A Place of Our Own

by Michael Hofferber. Copyright © 1998. All rights reserved.

I'd like to tell you about a beautiful little lake I know of, perched in a glaciated valley and surrounded by granite peaks, where the brown trout bite fearlessly and elk come down to the water's edge at evening and graze on lush meadow grasses garnished with wildflowers, but I can't. I promised.

A friend took me there on the condition that I not reveal its location to anyone.

"And for heaven's sake, don't write about it!" he pleaded.

A journalist by trade, it's instinctive for me to want to share my discoveries. Keeping secrets goes against the grain. And so when I saw this place, and knew it would be of interest to the million-plus readers of one of those glossy magazines I write for, my friend and I began to argue.

"But this is public land, and the public has the right to know about it," I suggested.

"Too much public will destroy it," he countered. "The only way
it'll be preserved is if just a few of us know about it and protect it. We're the public too, and I think we have the right to a place of our own."

"What about equal opportunity and equal access?" I asked.

"Everyone has the opportunity to discover it by accident. Or
maybe a friend will show it to them, like I did for you," he replied. "But publicizing it opens it up to anyone."

I accused him of being elitist. The only people likely to find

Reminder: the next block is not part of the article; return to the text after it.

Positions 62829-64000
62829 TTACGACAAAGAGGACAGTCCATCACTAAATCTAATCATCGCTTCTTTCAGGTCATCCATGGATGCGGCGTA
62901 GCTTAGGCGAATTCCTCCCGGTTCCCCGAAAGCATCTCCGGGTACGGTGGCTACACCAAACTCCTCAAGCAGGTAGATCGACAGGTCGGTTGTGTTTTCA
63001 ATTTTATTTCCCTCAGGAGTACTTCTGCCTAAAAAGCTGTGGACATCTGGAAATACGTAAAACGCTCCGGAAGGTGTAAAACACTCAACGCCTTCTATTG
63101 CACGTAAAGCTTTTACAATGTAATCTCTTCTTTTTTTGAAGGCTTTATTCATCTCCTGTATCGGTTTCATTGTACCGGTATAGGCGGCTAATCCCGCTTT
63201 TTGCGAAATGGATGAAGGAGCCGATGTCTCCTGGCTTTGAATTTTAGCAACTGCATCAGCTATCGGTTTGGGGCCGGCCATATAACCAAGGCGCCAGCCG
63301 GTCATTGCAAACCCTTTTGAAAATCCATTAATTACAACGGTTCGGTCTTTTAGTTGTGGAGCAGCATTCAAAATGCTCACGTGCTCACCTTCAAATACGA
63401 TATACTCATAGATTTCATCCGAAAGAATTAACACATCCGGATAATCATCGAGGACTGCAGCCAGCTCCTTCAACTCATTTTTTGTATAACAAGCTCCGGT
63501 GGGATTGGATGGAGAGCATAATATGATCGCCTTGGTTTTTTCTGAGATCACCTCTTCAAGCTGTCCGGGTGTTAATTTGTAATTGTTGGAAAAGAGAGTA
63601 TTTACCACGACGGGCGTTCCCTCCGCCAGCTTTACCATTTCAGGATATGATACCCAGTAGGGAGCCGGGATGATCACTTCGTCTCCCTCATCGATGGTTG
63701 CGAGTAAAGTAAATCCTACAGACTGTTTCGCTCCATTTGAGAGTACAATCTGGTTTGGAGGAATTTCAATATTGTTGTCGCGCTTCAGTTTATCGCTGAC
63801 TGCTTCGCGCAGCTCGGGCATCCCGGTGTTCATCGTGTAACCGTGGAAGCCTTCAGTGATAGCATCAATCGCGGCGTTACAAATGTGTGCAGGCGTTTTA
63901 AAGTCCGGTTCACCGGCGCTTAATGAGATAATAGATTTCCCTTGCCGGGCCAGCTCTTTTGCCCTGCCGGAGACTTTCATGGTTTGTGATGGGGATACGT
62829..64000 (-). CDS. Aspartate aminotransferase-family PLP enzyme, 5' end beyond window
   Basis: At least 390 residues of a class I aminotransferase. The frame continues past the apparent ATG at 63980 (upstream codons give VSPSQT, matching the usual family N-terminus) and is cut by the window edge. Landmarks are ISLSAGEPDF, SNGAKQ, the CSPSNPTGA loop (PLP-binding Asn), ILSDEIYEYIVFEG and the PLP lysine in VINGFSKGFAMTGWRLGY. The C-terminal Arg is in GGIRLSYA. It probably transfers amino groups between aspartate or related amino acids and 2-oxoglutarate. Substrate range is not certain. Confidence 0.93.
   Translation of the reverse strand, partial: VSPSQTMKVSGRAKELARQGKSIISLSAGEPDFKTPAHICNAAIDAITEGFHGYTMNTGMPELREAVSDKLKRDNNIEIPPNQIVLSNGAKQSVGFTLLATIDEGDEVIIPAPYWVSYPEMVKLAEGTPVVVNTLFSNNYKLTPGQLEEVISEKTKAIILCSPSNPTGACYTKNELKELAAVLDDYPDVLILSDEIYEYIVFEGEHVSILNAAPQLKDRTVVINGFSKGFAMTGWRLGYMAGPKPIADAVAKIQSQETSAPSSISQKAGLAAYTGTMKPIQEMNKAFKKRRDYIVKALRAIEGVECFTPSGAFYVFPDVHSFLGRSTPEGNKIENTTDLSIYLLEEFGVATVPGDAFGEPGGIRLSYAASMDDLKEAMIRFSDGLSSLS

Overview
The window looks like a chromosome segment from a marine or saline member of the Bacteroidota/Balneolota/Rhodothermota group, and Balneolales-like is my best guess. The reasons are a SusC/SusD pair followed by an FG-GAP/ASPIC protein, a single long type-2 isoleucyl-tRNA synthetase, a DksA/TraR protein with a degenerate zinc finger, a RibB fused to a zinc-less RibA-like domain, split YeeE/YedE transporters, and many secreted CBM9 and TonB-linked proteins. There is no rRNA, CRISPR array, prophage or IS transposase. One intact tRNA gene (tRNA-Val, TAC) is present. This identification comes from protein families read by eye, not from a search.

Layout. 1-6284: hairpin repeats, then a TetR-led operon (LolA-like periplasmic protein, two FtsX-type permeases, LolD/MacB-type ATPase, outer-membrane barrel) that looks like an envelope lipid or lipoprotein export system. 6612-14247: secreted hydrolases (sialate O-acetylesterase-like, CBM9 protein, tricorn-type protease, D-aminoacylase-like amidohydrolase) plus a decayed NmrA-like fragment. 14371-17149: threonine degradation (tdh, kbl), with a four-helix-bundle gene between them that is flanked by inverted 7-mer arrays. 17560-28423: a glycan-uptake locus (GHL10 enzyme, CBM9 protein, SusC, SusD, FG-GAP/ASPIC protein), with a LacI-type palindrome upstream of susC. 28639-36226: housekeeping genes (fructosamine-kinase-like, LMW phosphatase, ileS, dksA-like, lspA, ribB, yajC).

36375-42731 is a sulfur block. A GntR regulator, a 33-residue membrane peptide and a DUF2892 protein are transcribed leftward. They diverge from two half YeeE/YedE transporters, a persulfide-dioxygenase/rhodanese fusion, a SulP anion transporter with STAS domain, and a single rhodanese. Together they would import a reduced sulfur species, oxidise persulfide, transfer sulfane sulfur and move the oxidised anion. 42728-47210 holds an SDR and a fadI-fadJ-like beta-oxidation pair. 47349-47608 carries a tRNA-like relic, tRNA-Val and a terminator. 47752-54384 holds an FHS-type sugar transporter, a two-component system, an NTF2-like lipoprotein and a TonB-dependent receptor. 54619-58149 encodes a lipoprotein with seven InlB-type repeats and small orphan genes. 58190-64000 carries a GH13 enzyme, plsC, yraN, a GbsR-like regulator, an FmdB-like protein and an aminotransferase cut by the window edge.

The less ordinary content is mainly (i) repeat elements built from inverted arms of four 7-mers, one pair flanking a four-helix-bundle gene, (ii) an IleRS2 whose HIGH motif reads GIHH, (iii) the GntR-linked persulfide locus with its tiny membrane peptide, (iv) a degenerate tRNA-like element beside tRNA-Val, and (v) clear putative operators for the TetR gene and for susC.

out about it would be "people like us."

He accused me of using the place to make a buck. "Can't you write about New Jersey? Can't you write about stock options?"

The truth is there are a lot more people around these parts than
there were 10 or 20 years ago and they are all attracted to the same kinds of places -- mountain lakes, woods full of wildlife, streams thick with trout.  Those of us who grew up near these places, and knew them when they weren't so crowded, feel invaded. Like grazing rights and fishing rights, there's an unwritten privacy right to which we feel entitled.

Lake in the Woods

And publicizing a place is like inviting trespass.

My friend is right. Celebrity can be harmful. Introduce large numbers of any species, people included, and a place will change. Balances will falter.

What we treasure today may not survive. But secret or no secret,
those changes are coming. The greater public from beyond these horizons, outnumbering us hundreds and thousands to one, will roll in like gold-crazed 49ers and stake their claim on trees and grass and scenic view corridors.

Our only hope, politically and socially, is that enough of them value the same things we do. For now we may have a place of our own, but not for long.

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